"In his autobiography, A World to Care For (Random House, 1977), the father of rehabilitation, Dr. Howard Rusk wrote: '…once a person overcomes a disability through his own courage, determination and hard work, he has a depth of spirit you and I know little about…[this] is a branch of medicine in which the patient has more power than the doctor in setting the limits and possibilities…'
Following the acute trauma care that medically stabilizes the person who has sustained a spinal cord injury/disorder (SCI/D), the individual is transferred to acute rehabilitation. A rehabilitation program may be in the same or a different facility or a free-standing facility.
The goal of rehabilitation is to help persons learn how to care for a body that now works differently, maintain a high level of health that avoids the secondary complications of SCI and reintegrate oneself into the community.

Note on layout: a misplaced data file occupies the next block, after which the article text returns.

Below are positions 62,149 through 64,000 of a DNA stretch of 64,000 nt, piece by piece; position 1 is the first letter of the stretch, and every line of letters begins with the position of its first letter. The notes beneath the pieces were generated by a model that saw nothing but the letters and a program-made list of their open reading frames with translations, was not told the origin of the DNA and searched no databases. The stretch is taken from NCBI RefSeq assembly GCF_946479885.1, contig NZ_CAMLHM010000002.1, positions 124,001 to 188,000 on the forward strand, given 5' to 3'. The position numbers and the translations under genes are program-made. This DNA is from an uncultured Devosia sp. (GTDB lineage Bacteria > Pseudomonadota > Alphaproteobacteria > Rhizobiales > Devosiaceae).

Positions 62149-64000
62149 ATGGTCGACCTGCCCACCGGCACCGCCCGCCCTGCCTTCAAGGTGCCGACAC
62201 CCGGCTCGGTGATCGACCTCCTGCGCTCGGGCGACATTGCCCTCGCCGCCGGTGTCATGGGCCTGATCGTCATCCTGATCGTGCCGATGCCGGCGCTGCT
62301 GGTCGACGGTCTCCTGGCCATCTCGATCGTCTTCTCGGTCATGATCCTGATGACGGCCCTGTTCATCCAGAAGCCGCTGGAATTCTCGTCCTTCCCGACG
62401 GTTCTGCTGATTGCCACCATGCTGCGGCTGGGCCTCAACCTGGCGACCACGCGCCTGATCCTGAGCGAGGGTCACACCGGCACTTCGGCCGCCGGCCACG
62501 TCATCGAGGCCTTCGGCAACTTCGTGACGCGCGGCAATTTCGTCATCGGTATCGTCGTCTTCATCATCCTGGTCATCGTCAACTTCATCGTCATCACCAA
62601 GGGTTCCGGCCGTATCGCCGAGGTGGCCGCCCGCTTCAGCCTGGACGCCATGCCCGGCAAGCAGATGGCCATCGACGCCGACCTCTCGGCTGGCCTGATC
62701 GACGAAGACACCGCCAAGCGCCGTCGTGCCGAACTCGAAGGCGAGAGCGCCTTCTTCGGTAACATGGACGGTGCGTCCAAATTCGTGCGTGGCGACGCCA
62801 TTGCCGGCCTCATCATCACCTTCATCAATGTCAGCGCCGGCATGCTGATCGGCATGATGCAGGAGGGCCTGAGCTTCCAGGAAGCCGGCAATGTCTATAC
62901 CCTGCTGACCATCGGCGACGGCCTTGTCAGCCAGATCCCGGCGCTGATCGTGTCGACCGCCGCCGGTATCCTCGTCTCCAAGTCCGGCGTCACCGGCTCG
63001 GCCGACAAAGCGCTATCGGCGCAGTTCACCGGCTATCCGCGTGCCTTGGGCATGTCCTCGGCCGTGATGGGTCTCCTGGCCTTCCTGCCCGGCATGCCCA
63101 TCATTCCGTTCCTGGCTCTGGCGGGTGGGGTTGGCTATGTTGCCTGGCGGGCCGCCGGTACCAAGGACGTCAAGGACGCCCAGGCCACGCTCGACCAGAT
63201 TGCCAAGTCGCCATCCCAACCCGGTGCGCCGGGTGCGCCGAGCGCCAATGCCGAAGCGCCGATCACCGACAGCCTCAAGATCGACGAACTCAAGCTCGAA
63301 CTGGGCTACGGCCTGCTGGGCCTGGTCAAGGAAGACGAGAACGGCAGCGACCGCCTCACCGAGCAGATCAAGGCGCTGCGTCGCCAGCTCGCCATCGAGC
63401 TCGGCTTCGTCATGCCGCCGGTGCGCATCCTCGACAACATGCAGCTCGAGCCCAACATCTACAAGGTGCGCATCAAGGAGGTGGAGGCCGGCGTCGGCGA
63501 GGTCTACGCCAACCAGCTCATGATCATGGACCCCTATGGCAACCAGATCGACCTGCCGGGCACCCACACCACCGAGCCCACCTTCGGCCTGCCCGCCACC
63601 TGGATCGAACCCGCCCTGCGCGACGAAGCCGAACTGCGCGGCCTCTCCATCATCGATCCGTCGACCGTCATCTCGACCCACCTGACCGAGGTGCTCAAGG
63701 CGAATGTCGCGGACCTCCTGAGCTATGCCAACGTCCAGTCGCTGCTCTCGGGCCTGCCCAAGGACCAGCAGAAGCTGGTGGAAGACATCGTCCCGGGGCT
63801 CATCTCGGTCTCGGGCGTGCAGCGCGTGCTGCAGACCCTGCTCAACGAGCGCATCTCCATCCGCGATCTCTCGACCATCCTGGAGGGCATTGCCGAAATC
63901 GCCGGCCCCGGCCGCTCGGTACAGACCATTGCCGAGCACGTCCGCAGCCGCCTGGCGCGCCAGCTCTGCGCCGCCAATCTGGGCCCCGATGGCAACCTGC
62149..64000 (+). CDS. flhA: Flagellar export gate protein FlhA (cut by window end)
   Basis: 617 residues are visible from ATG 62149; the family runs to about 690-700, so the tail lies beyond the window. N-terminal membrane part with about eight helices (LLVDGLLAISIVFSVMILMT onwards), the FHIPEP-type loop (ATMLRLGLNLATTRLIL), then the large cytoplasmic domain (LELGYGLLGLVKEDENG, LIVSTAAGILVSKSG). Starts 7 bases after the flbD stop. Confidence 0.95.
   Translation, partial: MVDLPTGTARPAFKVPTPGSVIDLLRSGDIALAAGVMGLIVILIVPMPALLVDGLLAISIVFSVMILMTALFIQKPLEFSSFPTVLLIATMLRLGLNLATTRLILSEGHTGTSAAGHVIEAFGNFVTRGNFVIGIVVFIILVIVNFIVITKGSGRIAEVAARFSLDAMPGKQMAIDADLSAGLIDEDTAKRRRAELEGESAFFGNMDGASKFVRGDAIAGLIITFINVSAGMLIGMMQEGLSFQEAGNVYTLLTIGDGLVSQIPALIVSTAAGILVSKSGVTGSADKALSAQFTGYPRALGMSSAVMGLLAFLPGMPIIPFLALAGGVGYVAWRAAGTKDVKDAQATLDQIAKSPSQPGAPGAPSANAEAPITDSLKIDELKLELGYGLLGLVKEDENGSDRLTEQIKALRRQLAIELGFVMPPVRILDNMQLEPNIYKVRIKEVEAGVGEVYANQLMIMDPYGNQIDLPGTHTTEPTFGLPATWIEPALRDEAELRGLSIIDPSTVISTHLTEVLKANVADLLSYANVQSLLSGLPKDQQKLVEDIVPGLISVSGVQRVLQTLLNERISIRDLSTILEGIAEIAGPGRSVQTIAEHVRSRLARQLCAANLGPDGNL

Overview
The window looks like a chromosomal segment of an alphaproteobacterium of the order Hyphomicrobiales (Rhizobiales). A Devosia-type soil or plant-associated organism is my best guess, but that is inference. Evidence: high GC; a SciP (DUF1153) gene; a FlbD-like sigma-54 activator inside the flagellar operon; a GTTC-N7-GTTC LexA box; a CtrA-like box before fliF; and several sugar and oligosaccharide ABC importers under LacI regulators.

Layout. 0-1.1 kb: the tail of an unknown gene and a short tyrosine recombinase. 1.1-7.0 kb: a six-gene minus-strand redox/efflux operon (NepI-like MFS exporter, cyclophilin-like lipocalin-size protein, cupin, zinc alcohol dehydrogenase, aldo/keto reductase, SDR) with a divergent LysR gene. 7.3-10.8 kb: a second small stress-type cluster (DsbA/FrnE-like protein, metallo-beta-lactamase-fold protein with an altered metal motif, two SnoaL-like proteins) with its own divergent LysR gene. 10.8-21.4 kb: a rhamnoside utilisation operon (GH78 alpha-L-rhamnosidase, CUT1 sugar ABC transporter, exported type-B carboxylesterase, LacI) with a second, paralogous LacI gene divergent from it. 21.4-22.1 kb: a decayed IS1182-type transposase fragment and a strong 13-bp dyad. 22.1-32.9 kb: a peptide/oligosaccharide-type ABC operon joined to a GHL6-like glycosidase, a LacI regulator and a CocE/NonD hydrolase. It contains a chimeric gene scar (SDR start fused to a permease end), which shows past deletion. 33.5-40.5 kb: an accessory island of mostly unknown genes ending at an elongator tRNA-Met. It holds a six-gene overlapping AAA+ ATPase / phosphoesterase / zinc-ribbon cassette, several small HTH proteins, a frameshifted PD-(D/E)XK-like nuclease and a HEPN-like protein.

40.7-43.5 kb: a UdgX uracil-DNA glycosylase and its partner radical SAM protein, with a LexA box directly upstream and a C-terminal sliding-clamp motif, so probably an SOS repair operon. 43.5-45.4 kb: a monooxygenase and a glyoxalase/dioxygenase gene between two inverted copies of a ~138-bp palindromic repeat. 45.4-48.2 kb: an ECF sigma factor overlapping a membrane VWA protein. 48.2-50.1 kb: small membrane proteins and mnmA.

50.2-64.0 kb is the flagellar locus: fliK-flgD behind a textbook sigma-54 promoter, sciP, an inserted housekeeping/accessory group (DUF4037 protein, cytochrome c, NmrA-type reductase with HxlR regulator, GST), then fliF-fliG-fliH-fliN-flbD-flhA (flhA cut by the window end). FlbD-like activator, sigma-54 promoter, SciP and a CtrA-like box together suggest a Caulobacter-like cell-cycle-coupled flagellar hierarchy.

In acute (intense) rehabilitation, the SCI/D person (and his family/significant other) becomes an important member of a team of SCI professionals that include physical medicine, nursing, occupational and physical therapy, social work, psychology and recreation. A SCI team of experts has the skill to provide a comprehensive, multidisciplinary, lifetime approach that is so essential to the care of the person who is newly injured."